Noise pollution from highways and other sources can be reduced with trees. Used alone, trees must be planted in belts 35 to 100 feet wide to create noticeable reductions. However, earth berms can cut traffic noise by up to half, if they are tall enough to hide the source of noise and are planted with trees, shrubs, and grasses. Where this kind of adjustment to the topography is not possible, a row of trees and a solid wall reaching up to the base of the crowns will provide a similar reduction.

Soil and water quality are protected by trees. In urban settings, large areas are covered by buildings, pavement, and other impervious surfaces. Instead of percolating into the soil, rainwater and snowmelt are concentrated and accelerated, increasing soil erosion and silt accumulation in streams.

Trees and other vegetation protect the soil from erosion. Along watercourses, roots and fallen leaves help hold the soil together and shield it against the cutting forces of surface water. Vegetation also absorbs some of the force of failing rain, so soil particles are not dislodged. And, the leaf litter that accumulates under trees creates an environment for earthworms and other organisms that help maintain soil porosity.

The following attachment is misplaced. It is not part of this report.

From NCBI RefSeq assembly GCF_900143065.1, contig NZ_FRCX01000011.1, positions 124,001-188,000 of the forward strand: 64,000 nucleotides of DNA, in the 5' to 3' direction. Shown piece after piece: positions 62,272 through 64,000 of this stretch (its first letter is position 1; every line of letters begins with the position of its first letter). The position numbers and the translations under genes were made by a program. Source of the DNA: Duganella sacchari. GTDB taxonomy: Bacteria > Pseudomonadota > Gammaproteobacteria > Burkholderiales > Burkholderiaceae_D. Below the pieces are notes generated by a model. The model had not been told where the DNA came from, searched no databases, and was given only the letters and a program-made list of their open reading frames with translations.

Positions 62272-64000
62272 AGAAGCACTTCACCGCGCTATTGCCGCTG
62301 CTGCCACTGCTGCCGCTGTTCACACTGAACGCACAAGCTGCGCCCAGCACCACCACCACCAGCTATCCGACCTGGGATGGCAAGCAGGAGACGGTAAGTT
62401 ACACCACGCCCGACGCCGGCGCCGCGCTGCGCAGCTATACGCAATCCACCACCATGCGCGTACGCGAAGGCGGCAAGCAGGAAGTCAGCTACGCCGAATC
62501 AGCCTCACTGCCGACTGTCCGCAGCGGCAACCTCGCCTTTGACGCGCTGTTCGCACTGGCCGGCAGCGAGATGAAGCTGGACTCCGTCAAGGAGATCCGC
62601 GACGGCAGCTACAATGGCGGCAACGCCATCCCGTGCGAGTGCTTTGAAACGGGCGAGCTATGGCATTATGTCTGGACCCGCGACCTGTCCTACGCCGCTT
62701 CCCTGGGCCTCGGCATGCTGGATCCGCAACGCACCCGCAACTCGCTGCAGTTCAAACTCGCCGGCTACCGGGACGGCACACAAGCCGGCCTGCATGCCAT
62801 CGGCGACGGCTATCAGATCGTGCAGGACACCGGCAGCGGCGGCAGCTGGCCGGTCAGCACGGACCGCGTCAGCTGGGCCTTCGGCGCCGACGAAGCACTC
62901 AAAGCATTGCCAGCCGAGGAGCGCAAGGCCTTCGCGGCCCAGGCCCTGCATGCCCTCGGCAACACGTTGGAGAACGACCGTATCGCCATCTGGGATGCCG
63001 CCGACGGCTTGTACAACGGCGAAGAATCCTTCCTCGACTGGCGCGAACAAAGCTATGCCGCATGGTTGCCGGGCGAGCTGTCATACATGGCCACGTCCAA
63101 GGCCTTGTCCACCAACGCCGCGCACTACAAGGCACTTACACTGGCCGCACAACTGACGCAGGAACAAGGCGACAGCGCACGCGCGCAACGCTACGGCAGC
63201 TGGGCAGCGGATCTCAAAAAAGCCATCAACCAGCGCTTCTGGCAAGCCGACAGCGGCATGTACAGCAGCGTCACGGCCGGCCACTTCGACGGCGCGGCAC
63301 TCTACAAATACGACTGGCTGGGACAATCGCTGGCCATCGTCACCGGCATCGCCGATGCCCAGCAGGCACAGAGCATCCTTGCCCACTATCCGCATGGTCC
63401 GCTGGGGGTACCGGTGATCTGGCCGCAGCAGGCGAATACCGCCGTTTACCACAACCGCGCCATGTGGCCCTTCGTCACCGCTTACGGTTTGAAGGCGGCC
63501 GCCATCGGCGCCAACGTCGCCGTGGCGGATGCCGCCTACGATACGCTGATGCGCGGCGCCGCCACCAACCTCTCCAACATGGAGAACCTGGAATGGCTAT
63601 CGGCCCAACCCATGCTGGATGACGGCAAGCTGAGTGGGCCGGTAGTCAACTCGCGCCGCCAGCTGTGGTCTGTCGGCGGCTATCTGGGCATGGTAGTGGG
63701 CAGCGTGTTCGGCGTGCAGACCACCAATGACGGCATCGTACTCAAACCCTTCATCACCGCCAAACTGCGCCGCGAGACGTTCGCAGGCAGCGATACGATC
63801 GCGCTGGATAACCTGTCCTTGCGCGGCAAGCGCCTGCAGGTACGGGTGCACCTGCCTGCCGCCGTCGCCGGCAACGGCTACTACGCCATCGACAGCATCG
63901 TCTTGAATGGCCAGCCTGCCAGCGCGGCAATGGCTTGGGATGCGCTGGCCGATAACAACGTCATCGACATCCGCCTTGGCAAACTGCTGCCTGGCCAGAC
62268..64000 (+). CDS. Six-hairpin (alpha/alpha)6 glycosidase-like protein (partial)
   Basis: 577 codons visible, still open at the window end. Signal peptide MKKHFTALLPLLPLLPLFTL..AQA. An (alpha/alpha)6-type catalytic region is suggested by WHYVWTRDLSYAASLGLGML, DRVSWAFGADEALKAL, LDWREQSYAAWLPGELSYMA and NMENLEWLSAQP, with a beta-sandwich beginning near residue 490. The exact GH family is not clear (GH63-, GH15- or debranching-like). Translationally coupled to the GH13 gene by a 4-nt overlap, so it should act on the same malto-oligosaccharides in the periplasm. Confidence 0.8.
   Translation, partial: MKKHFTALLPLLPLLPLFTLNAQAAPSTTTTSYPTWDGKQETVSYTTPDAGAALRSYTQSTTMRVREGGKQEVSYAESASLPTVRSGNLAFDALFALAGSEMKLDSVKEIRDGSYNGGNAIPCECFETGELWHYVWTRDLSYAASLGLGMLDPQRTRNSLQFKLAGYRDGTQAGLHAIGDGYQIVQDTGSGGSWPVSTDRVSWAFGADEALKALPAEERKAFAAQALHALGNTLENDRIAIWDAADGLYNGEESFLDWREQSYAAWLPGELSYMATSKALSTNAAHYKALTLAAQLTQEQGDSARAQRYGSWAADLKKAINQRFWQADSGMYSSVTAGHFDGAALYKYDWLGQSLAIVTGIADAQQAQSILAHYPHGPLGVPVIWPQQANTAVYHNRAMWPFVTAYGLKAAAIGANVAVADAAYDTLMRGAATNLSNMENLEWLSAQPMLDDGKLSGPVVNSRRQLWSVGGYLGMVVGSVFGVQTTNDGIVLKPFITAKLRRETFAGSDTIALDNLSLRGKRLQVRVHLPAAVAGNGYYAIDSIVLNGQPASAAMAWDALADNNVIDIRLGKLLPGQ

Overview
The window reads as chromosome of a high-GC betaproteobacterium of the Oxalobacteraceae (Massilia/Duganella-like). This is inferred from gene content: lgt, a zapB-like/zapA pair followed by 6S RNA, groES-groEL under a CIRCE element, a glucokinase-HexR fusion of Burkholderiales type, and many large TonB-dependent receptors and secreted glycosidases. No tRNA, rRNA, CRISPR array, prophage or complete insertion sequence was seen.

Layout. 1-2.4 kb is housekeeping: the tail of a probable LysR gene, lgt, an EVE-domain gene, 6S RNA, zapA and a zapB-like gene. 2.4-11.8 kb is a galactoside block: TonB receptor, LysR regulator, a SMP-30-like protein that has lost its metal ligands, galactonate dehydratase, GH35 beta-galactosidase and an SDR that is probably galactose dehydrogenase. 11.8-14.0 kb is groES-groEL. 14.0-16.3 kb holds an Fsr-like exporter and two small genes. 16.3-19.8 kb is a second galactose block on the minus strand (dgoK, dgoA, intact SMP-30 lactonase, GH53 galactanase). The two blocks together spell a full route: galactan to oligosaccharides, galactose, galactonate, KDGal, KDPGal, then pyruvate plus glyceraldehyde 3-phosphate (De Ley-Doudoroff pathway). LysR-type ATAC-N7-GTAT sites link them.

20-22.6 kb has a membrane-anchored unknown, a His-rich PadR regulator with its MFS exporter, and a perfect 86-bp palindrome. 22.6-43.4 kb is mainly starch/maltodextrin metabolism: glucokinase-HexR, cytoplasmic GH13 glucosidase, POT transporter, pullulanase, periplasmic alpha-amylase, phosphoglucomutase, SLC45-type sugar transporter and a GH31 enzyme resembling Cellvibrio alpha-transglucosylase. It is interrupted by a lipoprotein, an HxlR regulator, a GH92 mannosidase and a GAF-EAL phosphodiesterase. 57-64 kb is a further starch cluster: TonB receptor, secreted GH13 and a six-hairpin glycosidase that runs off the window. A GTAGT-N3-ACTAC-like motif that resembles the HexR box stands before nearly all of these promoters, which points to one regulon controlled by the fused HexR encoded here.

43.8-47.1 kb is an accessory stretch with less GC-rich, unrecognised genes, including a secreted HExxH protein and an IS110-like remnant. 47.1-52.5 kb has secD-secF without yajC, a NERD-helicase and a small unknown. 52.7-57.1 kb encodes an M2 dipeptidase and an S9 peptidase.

Services

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Our tree specialties include:

 
1. Tree Health and Risk Assessment: Let us provide you an objective, science-based assessment of your tree. A sound tree assessment will help with tree management decisions.  We perform both ground and areal inspections as needed as well as written arborist reports.  
 
2. Pruning: Proper pruning improves aesthetics, tree health and stability while reducing risk.  Ironwood Tree Care practices lateral pruning and will never leave wounds from tree spikes (a.k.a. "spurs" or "gaffs") from pruning.
 
3. Removal:  Sometimes trees have to be removed.  We have the expertise and equipment to safely and efficiently remove trees from the landscape. 
 
4. Support Cable and Brace Installation: Some trees (and the valued property around them) can benefit from the support of a high-strength cable system installed in the trees' crown, or a bracing system installed at weak branch unions.  Such systems reduce excess movement of limbs, thereby reducing risk of failure during high wind and storms. 
 
5. Pre-contruction Tree Preservation:  Are you building a home or an addition and want to keep your valued trees healthy in the process?  Let us help you make a plan to protect those trees. http://www.treesaregood.com/treecare/resources/AvoidingTreeDamage.pdf

 

Why Hire an Arborist?

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Why Hire an Arborist?

An arborist, by definition, is an individual trained in the art and science of planting, caring for, and maintaining individual trees. Arborists are knowledgeable about the needs of trees and are trained and equipped to provide proper care. Hiring an arborist is a decision that should not be taken lightly.